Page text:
Video 4.4.3 –  Open-Ended Questions: Focus on the Instructor, Case Study Part 2 

Dr. Angela Little from the University of California Berkeley talks with a first time TA about her experiences regarding how she was able to improve her tactics for eliciting student ideas during subsequent teaching experiences.

Discussion: In your own teaching or tutoring experience: Have you ever struggled with wanting to give students “the answer?” Do you have some general strategies around when you choose to lead students and when you choose to step back?

Video 4.4.3 Slides


Video 4.4.4 –  Open-Ended Questions: Focus on the Instructor, Planning for Student Responses

Dr. Angela Little from the University of California Berkeley and others discuss how instructors can utilize student ideas to plan effective instruction.  They also discuss how to create a classroom environment in which students feel comfortable sharing their ideas while the instructor is still able to correct misconceptions and effectively convey concepts to the students.

Discussion: Which of the strategies mentioned in the video for working with student ideas surfaced during open-ended problems appeals to you? What other methods might you use to respond meaningfully to student “ideas in process”?

Video 4.4.4 Slides


Mindsets

 

Video 4.5.1 – Growth Mindset and its Role in Practice and Feedback: Introduction to Mindset

Dr. Angela Little from the University of California Berkeley and others introduce the concept of student and instructor “mindsets”.  They discuss how instructors can use praise and feedback to change student mindsets from “fixed mindsets” to “growth mindsets” using the idea that intelligence in malleable.

Video 4.5.1 Slides


Video 4.5.2 – Growth Mindset and its Role in Practice and Feedback: Integrating Growth Mindset

Dr. Angela Little from the University of California Berkeley and others provide strategies for integrating the concept of growth mindsets into instruction.  They discuss the advantages of creating a climate in which students feel as though they have the ability to learn anything even if they originally did not have confidence in a certain area of study.

Discussion: Consider how you approach learning in your discipline? Do you have a growth or fixed mindset? Has that changed over time? If so, what led to that change? Are there other areas in your life where you have different mindsets?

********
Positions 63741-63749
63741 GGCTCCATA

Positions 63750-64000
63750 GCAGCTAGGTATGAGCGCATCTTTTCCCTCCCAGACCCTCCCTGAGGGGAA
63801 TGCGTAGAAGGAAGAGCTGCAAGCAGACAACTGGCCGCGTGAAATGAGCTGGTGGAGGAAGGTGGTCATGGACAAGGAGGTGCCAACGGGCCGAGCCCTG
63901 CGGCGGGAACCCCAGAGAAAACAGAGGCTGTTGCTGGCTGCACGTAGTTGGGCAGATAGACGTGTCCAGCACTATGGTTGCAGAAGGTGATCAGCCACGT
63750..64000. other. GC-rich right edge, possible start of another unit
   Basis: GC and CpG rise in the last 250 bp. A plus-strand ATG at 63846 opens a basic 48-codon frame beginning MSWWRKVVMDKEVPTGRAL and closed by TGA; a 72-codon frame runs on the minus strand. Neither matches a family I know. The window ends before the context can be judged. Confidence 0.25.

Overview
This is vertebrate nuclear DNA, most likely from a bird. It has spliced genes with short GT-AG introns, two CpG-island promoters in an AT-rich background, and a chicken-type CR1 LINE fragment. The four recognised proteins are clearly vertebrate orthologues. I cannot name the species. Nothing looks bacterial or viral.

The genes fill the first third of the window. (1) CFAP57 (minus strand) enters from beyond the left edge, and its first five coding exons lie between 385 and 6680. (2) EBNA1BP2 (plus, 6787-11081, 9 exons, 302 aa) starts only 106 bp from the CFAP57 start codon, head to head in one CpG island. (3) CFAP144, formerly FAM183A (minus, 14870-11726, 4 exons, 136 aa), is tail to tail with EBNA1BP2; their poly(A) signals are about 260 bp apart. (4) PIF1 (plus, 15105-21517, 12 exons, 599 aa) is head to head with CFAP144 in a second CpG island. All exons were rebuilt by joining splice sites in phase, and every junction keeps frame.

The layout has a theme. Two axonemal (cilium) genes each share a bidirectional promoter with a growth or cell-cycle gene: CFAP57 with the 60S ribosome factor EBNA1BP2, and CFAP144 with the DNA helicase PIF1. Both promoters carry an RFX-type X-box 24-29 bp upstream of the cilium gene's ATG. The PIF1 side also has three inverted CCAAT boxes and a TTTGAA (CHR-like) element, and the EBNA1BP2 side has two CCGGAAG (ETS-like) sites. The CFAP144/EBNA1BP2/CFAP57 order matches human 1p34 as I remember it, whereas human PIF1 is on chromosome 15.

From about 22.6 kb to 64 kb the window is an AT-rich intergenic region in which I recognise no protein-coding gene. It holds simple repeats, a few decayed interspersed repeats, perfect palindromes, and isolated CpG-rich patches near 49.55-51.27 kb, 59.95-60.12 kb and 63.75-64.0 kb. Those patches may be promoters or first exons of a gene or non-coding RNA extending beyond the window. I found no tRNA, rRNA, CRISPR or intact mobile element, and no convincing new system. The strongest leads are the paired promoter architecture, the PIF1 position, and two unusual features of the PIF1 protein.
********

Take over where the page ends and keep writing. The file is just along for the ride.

Video 4.5.2 Slides


Video 4.5.3 – Growth Mindset and its Role in Practice and Feedback: STEM Skills and Study Rubric

Dr. Angela Little from the University of California Berkeley introduces a tool to help instructors support students in identifying areas in need of improvement as well as identify strategies for providing constructive feedback to students.  She goes on to discuss this tool with an instructor that uses this tool and a student who has experience with this tool.

Video 4.5.3 Slides


Video 4.5.4 – Growth Mindset and its Role in Practice and Feedback: Student’s Decisions to Major

Dr. Angela Little from the University of California Berkeley discusses the information students use to determine which field of study they would like to enter.  She also addresses how the student’s mindset can influence their interpretation of that information and affect their decision.  Finally, how the mindset of the faculty the students interact with can affect their decision as well.

Discussion: Given the importance of helping students develop growth mindsets, how might you do so through assessment activities, both formative and summative? What might be challenging about changing one’s students’ mindsets from fixed to growth?

Video 4.5.4 Slides


Video 4.6.1 –  Research Based Surveys: Concept Inventories 

Dr. Angela Little from the University of California Berkeley and others introduce the concept of research based surveys.  She mentions several different types of surveys instructors can use to get feedback from students to improve their instruction.  They go on to describe the first type of survey known as concept inventories.

Video 4.6.1 Slides


Video 4.6.2 – Research Based Surveys: Using Surveys in Practice

Dr. Angela Little from the University of California Berkeley and others discuss how they use research based surveys in the courses they teach.

Video 4.6.2 Slides


Video 4.6.3 – Research Based Surveys: Attitudes/Beliefs Surveys 

Dr. Angela Little from the University of California Berkeley and others introduce surveys that identify student’s attitudes and perceptions regarding a field of study.  They discuss the advantages of moving students from a “novice-like” perception of a subject to an “expert-like” perception as well as how this transition can be made.

Video 4.6.3 Slides


Video 4.7.0 – Feedback Codes 

Dr. Angela Little from the University of California Berkeley and others introduce the concept of feedback codes.  They discuss how instructors can develop codes that correspond to a common comment that applies to multiple students.  This allows the instructor to provide a significant amount of feedback on assignments without significantly adding to their workload.

Video 4.7.0 Slides


Video 0.4.2 – Week 4 Wrap Up